International Biathlon Union (IBU) President Olle Dahlin says he is looking forward to "putting this dark period in our sport's history behind us" and focusing on a "very bright future" after an external review uncovered evidence of "systematic corruption and unethical conduct" under the governing body's former leadership.
Led by the IBU's External Review Commission (ERC) chairman Jonathan Taylor, the two-year investigation came as a result of criminal investigations focused on doping, fraud and corruption against the organisation's former President Anders Besseberg and secretary general Nicole Resch.
Dahlin launched the investigation into the allegations after his election as IBU President in 2018.
Both Besseberg and Resch are deemed to potentially have cases to answer for breaches of the IBU rules in the period from 2008 to 2018, based on their apparent protection of Russian interests, particularly in the anti-doping context, without good justification.
The Biathlon Integrity Unit (BIU) is now set to determine whether disciplinary action will be taken.
In his comments on the final report, Dahlin pledged to study the recommendations made by the ERC and uphold standards of good governance.
"We look forward to putting this dark period in our sports history behind us and focusing on our very bright future," Dahlin said.
"In parallel to the investigations, we have worked hard over the last two years to ensure robust governance policies are in place to ensure that this kind of wrongdoing can not happen again.
"We have gone from a federation in crisis to being recognised for being at the forefront of good governance.
"We understand that we always have to improve and not be complacent.
"The IBU Executive Board will study the recommendations made by the ERC carefully, especially on how to keep and improve the standard we have reached now.
"We will stay committed to ensuring, not only the IBU, but also our National Federations, uphold the highest standard of good governance.
"Initiatives have already been implemented to ensure all levels of biathlon governance embed this culture.
"With this continued commitment, we believe that our athletes and our fans can believe in the integrity of our sport."
BIU chair Louise Reilly also claimed biathlon had "come a long way in a short space of time" and commended the work carried out by the ERC.
"The IBU recognised the opportunity in the crisis, and had the courage to seize that opportunity and do things differently," she said.
"This will transform the culture of the sport, embedding ethical values, accountability and transparency into the fabric of the sport.
"The BIU commends the work ERC Has carried out to arrive at its conclusions, however uncomfortable those conclusions may be.
"Our work now at the BIU is to follow up on the conclusions and to decide what action to take.
"Our aim as a unit is to ensure biathlon represents a fair and trustworthy sport - one that recognises doing the right thing over winning at all costs.
"We believe the release of today’s report is an important step forward towards achieving that aim."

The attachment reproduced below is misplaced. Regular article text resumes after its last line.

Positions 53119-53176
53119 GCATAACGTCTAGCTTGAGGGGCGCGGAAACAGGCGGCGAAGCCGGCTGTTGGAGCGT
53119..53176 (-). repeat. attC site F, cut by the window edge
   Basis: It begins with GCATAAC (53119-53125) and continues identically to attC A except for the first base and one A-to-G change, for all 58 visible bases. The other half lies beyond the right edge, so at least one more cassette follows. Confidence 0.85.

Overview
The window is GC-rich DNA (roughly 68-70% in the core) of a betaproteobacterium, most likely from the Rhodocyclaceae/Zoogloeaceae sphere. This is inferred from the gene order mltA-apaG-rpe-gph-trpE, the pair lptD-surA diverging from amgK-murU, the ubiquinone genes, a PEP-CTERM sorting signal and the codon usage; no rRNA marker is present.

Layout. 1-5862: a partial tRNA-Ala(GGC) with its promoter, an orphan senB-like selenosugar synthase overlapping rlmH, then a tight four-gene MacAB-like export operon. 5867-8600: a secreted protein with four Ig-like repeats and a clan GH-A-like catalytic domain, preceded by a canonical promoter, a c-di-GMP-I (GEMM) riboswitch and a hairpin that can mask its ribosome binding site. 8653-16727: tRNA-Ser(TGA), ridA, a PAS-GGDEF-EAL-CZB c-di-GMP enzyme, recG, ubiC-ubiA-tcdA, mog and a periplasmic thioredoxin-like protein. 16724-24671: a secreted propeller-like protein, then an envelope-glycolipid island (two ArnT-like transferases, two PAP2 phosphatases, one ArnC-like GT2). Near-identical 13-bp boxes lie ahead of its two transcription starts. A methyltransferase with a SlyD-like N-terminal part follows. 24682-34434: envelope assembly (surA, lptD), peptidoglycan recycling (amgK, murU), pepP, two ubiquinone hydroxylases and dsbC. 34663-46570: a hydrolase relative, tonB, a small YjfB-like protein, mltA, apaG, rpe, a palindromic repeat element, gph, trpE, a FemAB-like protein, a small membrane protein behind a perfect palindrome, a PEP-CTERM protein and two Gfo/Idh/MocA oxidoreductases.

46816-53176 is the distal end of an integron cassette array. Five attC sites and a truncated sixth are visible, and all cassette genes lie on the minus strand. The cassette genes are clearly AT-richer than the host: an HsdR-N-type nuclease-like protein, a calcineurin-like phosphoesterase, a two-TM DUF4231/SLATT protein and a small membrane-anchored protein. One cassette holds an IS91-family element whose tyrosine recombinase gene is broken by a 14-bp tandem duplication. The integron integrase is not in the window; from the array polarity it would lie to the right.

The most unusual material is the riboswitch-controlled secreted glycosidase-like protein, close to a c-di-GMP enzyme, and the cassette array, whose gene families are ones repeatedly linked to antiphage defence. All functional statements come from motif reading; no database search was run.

Besseberg, who led the IBU for 25 years before resigning in 2018, has been heavily criticised in the ERC report and is assessed as having "no regard for ethical values and no real interest in protecting the sport from cheating."
The report claimed Besseberg had "consistently preferred and protected Russian interests in virtually everything that he did" and was considered to have allowed ex-Russian Biathlon Union (RBU) President Alexander Tikhonov to remain IBU first vice-president even after he was charged with conspiracy to commit murder in 2007.
Besseberg has also been accused of seeking to downplay the Russian doping scandal that broke in late 2014 and 2015, and was seen to have failed to follow up in 2014 when the IBU Executive Board was presented with evidence of an apparent effort by then-RBU President Alexander Kravtsov to buy votes at the 2014 IBU Congress or when a used rEPO syringe was found on the track at the 2015 IBU World Cup event in Antholz-Anterselva.
Resch was found to have been "worried about Mr Besseberg’s clear pro-Russia stance", but is also considered to have several cases to answer for breaching IBU rules.
The former IBU secretary general was deemed to have "failed to react" to highly abnormal values in the blood parameters of Russian biathlete Evgeny Ustyugov at the Sochi 2014 Winter Olympics, and could also face disciplinary action over allegedly colluding with Besseberg to stifle an investigation into the used syringe in Antholz-Anterselva.
She was not found to have acted to divert or delay investigations over Russian doping presented in the McLaren Report, although she has been considered to have been cautious about bringing cases which were not based on positive tests.
The World Anti-Doping Agency has welcomed the ERC report and said the investigation was initiated by WADA's independent Intelligence and Investigations Department in November 2016.
"This is another success for WADA’s intelligence and investigation team and its policy of collaboration with law enforcement and other stakeholders that are committed to doping-free sport," said WADA President Witold Bańka.
"It shows once again that WADA will act without fear to do what is right for clean sport.
"The allegations featured in this report are abhorrent to all who care about sport integrity.
"However, it is to the credit of the IBU that in the wake of this scandal, it has taken significant steps to enhance the integrity of its anti-doping programme."
Besseberg and Resch are both currently subject to a criminal investigation, with the IBU ERC stressing that they remain presumed innocent of any wrongdoing.
Both former IBU officials deny all wrongdoing and face no criminal charges to date.